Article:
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Drug Information for CLARITHROMYCIN (KAISER FOUNDATION HOSPITALS): MICROBIOLOGY
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Clarithromycin exerts its antibacterial action by binding to the 50S ribosomal subunit of susceptible microorganisms resulting in inhibition of protein synthesis.
Clarithromycin is active in vitro against a variety of aerobic and anaerobic gram-positive and gram-negative microorganisms as well as most Mycobacterium avium complex (MAC) microorganisms.
Additionally, the 14-OH clarithromycin metabolite also has clinically significant antimicrobial activity. The 14-OH clarithromycin is twice as active against Haemophilus influenzae microorganisms as the parent compound. However, for Mycobacterium avium complex (MAC) isolates the 14-OH metabolite is 4 to 7 times less active than clarithromycin. The clinical significance of this activity against Mycobacterium avium complex is unknown.
Clarithromycin has been shown to be active against most strains of the following microorganisms both in vitro and in clinical infections as described in the INDICATIONS AND USAGE section:Aerobic Gram-positive Microorganisms
Staphylococcus aureus Streptococcus pneumoniae Streptococcus pyogenesAerobic Gram-negative Microorganisms
Haemophilus influenzae Haemophilus parainfluenzae Moraxella catarrhalisOther Microorganisms
Mycoplasma pneumoniae Chlamydia pneumoniae (TWAR)Mycobacteria
Mycobacterium avium complex (MAC) consisting of: Mycobacterium avium Mycobacterium intracellulare
Beta-lactamase production should have no effect on clarithromycin activity.
NOTE: Most strains of methicillin-resistant and oxacillin-resistant staphylococci are resistant to clarithromycin.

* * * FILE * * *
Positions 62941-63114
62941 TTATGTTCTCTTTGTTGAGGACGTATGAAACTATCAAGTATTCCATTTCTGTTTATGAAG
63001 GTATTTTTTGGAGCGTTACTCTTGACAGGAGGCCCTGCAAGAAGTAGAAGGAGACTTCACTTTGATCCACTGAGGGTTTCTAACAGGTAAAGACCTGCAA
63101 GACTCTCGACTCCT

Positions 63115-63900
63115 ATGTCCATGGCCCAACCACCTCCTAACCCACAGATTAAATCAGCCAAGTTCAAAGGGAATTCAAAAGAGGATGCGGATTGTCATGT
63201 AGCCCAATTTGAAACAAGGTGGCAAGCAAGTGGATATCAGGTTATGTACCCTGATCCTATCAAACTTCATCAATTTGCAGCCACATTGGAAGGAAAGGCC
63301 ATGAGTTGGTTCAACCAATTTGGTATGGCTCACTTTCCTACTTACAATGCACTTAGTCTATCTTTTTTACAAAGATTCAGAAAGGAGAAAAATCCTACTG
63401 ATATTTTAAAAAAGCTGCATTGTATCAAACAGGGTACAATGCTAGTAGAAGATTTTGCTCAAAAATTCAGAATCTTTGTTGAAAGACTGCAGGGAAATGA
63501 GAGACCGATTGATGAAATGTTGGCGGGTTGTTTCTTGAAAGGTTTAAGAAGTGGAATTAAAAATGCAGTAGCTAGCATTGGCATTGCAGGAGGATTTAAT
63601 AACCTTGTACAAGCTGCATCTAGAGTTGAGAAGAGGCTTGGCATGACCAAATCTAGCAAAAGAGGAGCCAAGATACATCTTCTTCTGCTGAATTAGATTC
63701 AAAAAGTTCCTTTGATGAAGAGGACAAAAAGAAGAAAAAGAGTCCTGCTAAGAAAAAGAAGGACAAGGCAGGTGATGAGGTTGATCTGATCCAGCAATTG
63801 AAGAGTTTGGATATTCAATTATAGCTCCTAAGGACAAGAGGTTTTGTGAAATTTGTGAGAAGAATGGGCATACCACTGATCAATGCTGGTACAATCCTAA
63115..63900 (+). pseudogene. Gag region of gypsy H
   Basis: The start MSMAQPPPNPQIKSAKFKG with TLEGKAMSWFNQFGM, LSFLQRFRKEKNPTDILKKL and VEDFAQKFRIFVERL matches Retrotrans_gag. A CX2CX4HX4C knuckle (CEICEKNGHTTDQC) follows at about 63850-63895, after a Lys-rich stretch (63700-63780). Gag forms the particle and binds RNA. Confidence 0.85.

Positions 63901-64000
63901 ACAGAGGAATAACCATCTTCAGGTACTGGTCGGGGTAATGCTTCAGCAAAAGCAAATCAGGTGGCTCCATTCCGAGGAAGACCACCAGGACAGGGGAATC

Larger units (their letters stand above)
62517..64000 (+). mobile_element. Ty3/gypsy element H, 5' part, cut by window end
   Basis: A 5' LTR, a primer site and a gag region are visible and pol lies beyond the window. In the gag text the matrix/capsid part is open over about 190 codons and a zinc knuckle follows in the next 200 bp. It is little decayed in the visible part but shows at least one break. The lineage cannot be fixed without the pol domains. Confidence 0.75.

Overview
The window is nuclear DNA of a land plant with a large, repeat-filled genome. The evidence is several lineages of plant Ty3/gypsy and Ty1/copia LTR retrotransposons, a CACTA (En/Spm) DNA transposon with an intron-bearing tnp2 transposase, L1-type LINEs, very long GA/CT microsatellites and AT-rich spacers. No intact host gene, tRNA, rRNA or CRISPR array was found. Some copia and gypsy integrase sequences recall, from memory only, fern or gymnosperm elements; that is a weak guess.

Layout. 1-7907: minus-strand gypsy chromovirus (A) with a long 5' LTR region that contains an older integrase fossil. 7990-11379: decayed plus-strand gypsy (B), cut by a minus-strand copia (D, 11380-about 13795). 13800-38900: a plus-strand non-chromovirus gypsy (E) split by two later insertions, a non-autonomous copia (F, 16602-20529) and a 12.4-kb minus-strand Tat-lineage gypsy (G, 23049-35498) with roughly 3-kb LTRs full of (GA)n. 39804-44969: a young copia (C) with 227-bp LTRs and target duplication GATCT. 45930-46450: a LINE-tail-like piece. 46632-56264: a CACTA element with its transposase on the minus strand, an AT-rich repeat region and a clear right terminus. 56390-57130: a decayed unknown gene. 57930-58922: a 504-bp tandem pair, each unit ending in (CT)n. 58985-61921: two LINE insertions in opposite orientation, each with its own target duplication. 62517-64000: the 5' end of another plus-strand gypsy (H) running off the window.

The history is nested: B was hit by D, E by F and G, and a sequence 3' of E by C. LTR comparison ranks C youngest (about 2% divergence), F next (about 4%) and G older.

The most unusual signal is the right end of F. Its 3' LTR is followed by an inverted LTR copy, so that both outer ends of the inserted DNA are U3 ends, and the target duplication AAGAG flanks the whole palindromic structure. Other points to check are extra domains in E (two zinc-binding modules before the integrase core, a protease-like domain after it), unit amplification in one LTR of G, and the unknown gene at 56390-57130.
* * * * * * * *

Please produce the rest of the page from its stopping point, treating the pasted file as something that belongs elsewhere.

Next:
Omeprazole/clarithromycin dual therapy; ranitidine bismuth citrate/clarithromycin dual therapy; omeprazole/clarithromycin/amoxicillin triple therapy; and lansoprazole/clarithromycin/amoxicillin triple therapy have been shown to be active against most strains of Helicobacter pylori in vitro and in clinical infections as described in the INDICATIONS AND USAGE section.Helicobacter
Helicobacter pyloriPretreatment Resistance
Clarithromycin pretreatment resistance rates were 3.5% (4/113) in the omeprazole/clarithromycin dual therapy studies (M93-067, M93-100) and 9.3% (41/439) in the omeprazole/clarithromycin/amoxicillin triple therapy studies (126, 127, M96-446). Clarithromycin pretreatment resistance was 12.6% (44/348) in the ranitidine bismuth citrate/clarithromycin b.i.d. versus t.i.d. clinical study (H2BA3001). Clarithromycin pretreatment resistance rates were 9.5% (91/960) by E-test and 11.3% (12/106) by agar dilution in the lansoprazole/clarithromycin/amoxicillin triple therapy clinical trials (M93-125, M93-130, M93-131, M95-392, and M95-399).
Amoxicillin pretreatment susceptible isolates (less than 0.25 µg/mL) were found in 99.3% (436/439) of the patients in the omeprazole/clarithromycin/amoxicillin clinical studies (126, 127, M96-446). Amoxicillin pretreatment minimum inhibitory concentrations (MICs) greater than 0.25 µg/mL occurred in 0.7% (3/439) of the patients, all of whom were in the clarithromycin/amoxicillin study arm. Amoxicillin pretreatment susceptible isolates ( less than 0.25µg/mL) occurred in 97.8% (936/957) and 98.0% (98/100) of the patients in the lansoprazole/clarithromycin/amoxicillin triple-therapy clinical trials by E-test and agar dilution, respectively. Twenty-one of the 957 patients (2.2%) by E-test and 2 of 100 patients (2.0%) by agar dilution had amoxicillin pretreatment MICs of greater than 0.25 µg/mL. Two patients had an unconfirmed pretreatment amoxicillin minimum inhibitory concentration (MIC) of greater than 256 µg/mL by E-test.